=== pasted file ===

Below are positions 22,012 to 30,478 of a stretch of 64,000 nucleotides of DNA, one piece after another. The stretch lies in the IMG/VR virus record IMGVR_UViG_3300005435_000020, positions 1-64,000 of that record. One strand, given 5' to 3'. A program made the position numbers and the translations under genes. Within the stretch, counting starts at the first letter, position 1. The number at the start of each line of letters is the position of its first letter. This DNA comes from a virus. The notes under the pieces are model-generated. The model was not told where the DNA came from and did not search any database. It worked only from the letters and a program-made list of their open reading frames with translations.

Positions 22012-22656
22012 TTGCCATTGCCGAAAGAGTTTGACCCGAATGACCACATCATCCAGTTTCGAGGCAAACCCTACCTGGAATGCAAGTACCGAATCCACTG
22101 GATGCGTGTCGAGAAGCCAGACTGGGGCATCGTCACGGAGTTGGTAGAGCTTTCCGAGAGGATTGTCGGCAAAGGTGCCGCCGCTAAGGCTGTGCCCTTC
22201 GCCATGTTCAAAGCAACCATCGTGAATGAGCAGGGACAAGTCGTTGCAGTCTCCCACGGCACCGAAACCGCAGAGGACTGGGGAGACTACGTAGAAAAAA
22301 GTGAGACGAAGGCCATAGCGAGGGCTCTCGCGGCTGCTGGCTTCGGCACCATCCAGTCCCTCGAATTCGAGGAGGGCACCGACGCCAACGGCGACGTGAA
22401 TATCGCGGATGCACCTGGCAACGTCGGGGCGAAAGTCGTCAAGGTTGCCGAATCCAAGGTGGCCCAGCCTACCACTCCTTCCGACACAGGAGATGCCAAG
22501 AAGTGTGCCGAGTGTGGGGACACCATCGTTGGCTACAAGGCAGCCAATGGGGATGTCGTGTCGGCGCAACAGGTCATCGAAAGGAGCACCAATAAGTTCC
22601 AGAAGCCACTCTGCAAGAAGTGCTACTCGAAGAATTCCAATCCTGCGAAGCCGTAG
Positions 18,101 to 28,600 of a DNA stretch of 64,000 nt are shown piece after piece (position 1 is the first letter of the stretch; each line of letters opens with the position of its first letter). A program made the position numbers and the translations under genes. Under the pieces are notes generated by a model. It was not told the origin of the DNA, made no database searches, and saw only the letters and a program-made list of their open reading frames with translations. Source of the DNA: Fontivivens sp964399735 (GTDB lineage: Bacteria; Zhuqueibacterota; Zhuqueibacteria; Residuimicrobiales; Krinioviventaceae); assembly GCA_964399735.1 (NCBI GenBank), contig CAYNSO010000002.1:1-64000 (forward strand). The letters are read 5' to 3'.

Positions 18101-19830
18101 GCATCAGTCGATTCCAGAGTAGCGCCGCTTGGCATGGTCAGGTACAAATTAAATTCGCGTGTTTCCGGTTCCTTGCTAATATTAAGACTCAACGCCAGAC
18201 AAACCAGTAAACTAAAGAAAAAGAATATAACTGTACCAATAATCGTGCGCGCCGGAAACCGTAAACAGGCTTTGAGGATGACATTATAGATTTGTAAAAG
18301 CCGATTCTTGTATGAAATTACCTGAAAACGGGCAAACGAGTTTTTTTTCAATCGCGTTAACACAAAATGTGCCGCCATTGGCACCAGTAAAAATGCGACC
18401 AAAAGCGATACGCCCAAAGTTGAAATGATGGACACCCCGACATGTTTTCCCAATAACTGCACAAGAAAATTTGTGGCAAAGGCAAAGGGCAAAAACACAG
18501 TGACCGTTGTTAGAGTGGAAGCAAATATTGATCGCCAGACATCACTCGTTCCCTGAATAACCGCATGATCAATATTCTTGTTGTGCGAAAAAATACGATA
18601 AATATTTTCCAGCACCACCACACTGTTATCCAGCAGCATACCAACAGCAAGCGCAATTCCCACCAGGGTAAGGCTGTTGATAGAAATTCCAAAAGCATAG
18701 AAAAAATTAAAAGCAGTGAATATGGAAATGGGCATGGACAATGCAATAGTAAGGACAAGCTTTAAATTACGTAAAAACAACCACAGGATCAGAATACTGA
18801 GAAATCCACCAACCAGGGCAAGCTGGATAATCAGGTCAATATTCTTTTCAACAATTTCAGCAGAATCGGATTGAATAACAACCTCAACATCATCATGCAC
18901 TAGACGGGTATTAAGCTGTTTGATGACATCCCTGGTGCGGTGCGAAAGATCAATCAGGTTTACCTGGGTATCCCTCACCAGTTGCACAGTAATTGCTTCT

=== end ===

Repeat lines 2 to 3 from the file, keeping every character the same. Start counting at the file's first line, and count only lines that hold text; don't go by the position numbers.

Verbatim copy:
Positions 22012-22656
22012 TTGCCATTGCCGAAAGAGTTTGACCCGAATGACCACATCATCCAGTTTCGAGGCAAACCCTACCTGGAATGCAAGTACCGAATCCACTG